"…[The Virginia Offshore Wind Coalition ] representing Virginia Beach and Norfolk, the state's two biggest coastal cities, and industry leaders was created in January to promote Virginia as the "Silicon Valley" of wind energy on the East Coast…[T]he development of [such] a wind power hub in Virginia has the potential to become an $80 billion industry creating more than 10,000 jobs…The Sierra Club of Virginia estimates the state could be producing 20 percent of its energy needs from offshore winds within a decade…Virginia is positioned to take the lead, with a deep-water port essential to supporting the infrastructure an offshore wind farm [with 300-foot-tall turbines and 200-foot blades] would require…"

    click to enlarge

    "The U.S., which has no offshore wind farms, lags considerably behind western Europe, where 25 commercially successful offshore wind projects are operating. In Denmark, for instance, 20 percent of its energy demand is met by wind power, with about half of from offshore wind turbines…Interior Secretary Ken Salazar is intent on smoothing the regulatory process, and has promised to work with East Coast states to streamline the process…Interior's Minerals Management Service manages 1.7 billion offshore acres with wind-energy potential.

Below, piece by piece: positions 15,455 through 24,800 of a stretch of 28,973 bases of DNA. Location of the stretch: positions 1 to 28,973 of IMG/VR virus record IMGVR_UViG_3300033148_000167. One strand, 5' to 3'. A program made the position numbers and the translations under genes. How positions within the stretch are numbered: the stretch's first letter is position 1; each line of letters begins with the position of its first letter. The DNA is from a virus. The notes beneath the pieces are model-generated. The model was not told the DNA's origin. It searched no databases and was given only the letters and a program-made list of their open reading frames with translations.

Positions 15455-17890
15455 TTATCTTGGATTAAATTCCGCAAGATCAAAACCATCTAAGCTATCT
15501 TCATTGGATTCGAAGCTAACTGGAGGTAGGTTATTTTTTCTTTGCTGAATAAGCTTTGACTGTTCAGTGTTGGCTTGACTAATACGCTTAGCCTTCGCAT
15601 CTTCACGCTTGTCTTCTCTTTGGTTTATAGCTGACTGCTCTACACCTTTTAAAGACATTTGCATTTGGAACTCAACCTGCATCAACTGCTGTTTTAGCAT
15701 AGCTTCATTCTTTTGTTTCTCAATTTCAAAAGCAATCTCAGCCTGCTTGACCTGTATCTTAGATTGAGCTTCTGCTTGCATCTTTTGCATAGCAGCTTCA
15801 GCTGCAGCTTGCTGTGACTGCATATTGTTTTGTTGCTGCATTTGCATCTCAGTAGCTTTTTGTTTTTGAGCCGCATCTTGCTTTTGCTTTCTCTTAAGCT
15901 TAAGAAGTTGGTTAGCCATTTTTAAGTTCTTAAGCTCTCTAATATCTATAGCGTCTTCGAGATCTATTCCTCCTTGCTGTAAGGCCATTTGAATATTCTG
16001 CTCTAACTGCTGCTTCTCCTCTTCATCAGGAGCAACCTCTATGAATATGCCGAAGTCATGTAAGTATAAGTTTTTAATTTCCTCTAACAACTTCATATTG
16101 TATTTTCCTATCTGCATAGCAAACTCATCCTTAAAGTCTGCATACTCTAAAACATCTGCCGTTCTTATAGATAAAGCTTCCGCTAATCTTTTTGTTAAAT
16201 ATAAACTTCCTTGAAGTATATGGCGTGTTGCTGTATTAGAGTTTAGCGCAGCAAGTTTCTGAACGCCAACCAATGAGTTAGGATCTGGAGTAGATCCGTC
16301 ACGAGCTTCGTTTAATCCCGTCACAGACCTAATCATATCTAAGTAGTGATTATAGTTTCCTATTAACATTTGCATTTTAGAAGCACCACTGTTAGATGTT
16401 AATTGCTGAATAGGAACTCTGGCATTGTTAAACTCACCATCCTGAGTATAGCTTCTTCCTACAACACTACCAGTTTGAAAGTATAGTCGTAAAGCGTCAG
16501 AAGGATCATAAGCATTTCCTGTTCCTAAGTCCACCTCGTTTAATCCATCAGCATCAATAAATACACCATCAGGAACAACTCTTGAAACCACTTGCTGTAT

"In Virginia, both wind projects are proposed for areas that would put them out of sight of the coast but within shipping lanes, migratory birds and busy sea traffic from Naval Station Norfolk, the world's largest naval base. NASA's launch facility on Wallops Island on the Eastern Shore also limits some activity off the coast…The proposed wind farms would be located well within the area 50 miles off the Virginia coast that is being considered for gas and oil drilling…[T]he lease application is the first step in a long [scientific evaluation] process, which could take five years…What that science reveals will determine what type of turbines will be used and how fully the 100,000 acres can be developed…"


    MetLife and John Hancock Finance SunPower's 19-Megawatt Xcel Energy Solar Power Plant in Colorado
    February 24, 2010 (PR Newswire via SunPower)